Wes Crenshaw:

I assume you did a hospital tour with her. If she was suicidal, and screened for hospitalization and then refused to go but was still stating suicidal wishes, she can be held for a period of time (I can't recall the exact length offhand) before a hearing is set. Most people go voluntarily at that point. Then you want to get her to a mental health provider on as voluntary a basis as you can. I want to be clear here that I don't have enough info to give you more specific advice -- that of course wouldn't be appropriate. But to the extent that you can get her to at least seek help with your assistance you'll be further ahead of the game. I've seen many of these cases seem terrible and then turn out okay in the end. Hang in there.

janspan:

Most parents and even professionals are not aware of the IDEA (Individuals with Disabilities Education Act of 1997) The Wrightslaw.com website has valuable information and advice for parents. All children with disabilities should be served (and receive appropriate psychological and learning aptitute testing) according to law. Are you going to make this information available to parents in the Lawrence area?

Wes Crenshaw:

Yes. Wrightslaw (for those who don't know) is the publisher of the book I suggested the other day. More on the way.....

Moderator:

We're almost out of time, folks, so please submit any remaining questions you might have.

Wes Crenshaw:

Yes. I'm doing a seminar with an attorney in Kansas City. I got a number of people who expressed interest after the column. If anyone else wants to have me email them when we get the date and location set, I'll be happy to do so. If this goes well we may do some kind of a monthly seminar like this and discuss different issues related to parenting and mental health. The real issue is interest. If there is some we'll do it. It's a good way to serve the community and meet those who read the column and those who don't too.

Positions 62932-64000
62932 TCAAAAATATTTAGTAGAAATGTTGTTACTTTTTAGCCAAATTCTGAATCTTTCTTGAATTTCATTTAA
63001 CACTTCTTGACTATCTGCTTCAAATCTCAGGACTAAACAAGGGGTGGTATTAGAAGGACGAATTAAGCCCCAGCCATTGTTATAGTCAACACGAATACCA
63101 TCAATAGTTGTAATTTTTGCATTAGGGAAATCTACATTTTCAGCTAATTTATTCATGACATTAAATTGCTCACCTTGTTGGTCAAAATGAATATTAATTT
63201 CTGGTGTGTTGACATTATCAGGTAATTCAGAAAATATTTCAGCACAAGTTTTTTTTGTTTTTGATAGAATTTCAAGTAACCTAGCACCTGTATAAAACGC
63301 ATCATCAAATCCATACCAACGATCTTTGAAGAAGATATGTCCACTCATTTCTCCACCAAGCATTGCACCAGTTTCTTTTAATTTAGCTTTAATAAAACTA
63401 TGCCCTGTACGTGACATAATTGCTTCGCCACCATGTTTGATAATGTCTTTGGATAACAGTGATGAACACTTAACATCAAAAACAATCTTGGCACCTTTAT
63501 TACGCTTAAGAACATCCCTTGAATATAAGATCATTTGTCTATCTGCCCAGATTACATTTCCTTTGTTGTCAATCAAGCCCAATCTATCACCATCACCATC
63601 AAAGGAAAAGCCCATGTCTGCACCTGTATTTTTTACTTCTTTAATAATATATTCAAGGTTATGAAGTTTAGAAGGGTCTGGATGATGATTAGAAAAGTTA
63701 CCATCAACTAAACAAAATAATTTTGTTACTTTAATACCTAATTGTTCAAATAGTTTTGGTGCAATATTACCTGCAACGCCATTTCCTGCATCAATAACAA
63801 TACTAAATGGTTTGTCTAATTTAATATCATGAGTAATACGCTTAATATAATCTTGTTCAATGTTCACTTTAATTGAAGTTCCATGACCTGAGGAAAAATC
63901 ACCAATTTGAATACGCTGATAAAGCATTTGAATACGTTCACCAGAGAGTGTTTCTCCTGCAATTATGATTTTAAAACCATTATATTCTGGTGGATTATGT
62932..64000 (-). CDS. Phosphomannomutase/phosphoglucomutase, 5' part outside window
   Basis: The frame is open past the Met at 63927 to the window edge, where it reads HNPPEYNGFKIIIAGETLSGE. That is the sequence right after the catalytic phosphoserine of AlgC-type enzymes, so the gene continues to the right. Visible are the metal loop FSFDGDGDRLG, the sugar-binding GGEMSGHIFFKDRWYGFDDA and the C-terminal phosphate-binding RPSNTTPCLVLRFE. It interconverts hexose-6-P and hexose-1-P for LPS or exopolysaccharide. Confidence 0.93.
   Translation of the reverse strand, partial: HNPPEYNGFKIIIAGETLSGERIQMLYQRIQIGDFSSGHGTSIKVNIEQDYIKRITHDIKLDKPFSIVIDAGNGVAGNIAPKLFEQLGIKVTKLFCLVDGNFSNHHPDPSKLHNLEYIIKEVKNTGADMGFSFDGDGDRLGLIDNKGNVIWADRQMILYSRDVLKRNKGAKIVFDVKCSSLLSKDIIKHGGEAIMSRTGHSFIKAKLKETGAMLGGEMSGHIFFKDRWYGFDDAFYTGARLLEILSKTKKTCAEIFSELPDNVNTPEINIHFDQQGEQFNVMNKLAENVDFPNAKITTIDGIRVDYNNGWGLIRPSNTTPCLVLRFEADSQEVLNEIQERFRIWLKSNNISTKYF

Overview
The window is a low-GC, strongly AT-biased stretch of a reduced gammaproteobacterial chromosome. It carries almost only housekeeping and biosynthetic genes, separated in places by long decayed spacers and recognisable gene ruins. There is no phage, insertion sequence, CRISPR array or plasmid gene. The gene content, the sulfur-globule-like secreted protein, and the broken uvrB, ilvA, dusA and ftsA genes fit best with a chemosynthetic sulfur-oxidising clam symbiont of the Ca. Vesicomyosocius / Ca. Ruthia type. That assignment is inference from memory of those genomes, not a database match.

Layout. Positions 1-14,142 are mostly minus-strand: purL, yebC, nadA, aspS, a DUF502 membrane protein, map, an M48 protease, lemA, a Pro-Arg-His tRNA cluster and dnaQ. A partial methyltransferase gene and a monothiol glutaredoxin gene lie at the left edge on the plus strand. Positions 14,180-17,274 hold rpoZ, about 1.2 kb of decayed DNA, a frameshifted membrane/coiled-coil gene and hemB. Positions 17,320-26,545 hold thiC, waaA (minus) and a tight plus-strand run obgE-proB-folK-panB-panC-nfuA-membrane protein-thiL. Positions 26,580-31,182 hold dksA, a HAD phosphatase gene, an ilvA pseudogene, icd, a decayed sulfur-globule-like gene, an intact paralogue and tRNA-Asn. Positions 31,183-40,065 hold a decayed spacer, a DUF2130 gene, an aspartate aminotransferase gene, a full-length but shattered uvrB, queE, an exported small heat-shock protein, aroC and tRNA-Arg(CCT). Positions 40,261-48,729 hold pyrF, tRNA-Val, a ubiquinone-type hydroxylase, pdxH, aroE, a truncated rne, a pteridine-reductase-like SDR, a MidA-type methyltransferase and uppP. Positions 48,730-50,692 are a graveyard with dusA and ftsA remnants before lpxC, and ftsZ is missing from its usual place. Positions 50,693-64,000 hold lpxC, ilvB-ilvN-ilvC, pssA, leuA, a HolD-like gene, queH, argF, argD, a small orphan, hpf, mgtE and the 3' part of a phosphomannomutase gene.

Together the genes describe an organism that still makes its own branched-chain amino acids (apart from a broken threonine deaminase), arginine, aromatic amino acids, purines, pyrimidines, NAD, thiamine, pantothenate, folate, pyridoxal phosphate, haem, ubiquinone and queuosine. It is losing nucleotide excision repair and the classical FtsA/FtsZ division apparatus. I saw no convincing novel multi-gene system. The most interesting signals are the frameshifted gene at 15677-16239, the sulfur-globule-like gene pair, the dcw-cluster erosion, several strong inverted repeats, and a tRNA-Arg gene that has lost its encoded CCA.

Wes Crenshaw:

By the way, I meant the attorney is from KC. The seminar will be here or in Baldwin City.

trombeck:

There has been talk over the years about teens in Lawrence needing more activities for them, or more "safe places" to hang out. Do you see a need for this? Does that sort of thing affect the overall mental health of young people in our community?

Wes Crenshaw:

This is the recurrent issue of the teen century. Surely you heard the same thing when you were a kid? More coming up......

Wes Crenshaw:

The problem is so much more complex than this. Where these sorts of "safe places" exist they tend to fail. Now I'd be really open to examples that counter that point because I WISH this would work. The problem is that kids don't want to hang out in a "safe place." They want to hang out in a "dangerous place." So the question becomes how can we create a safe place that is very challenging and novel and so on. For example, survival camps, roap courses, wilderness adventures, and so on. These are great activities that generate the adrenalin and seem scary. But have you ever tried to by liability insurance for such a venture? We used to use boxing rings for kids to let out steam in fair fight situation. Not anymore. More to come.....

Wes Crenshaw:

I have actually struggled with this for a long time. I haven't done any polling, but I don't know how strong church youth programs are any more. When I was younger this was a terrific source of teen interaction. I'm not going to tell you we didn't find some adventure there too (ahem) but it was still in an atmosphere of greater trust and security. I just do not know how to replicate these safe environments in the swirl of super-high-octane fun and danger available to kids in the greater Lawrence community. I don't know how tuned in you are to the kid world, but I remain astonished at how much exposure they get to things that are far from safe. I really like this question and it'll be appearing in a future column. I just don't know how to build the "Boys Dangerous Book" clubhouse for teens. Does that make sense?

Moderator:

OK, we're out of time. Thanks for joining us, and you can still reach Dr. Crenshaw anytime at doubletake@ljworld.com.

Wes Crenshaw:

Thanks so much for the questions. Many will make good fodder for future columns where we can give Julia a chance to put her 2 cents worth. Also if you know a jr. or sr. who'd like to write, nows the time to contact me!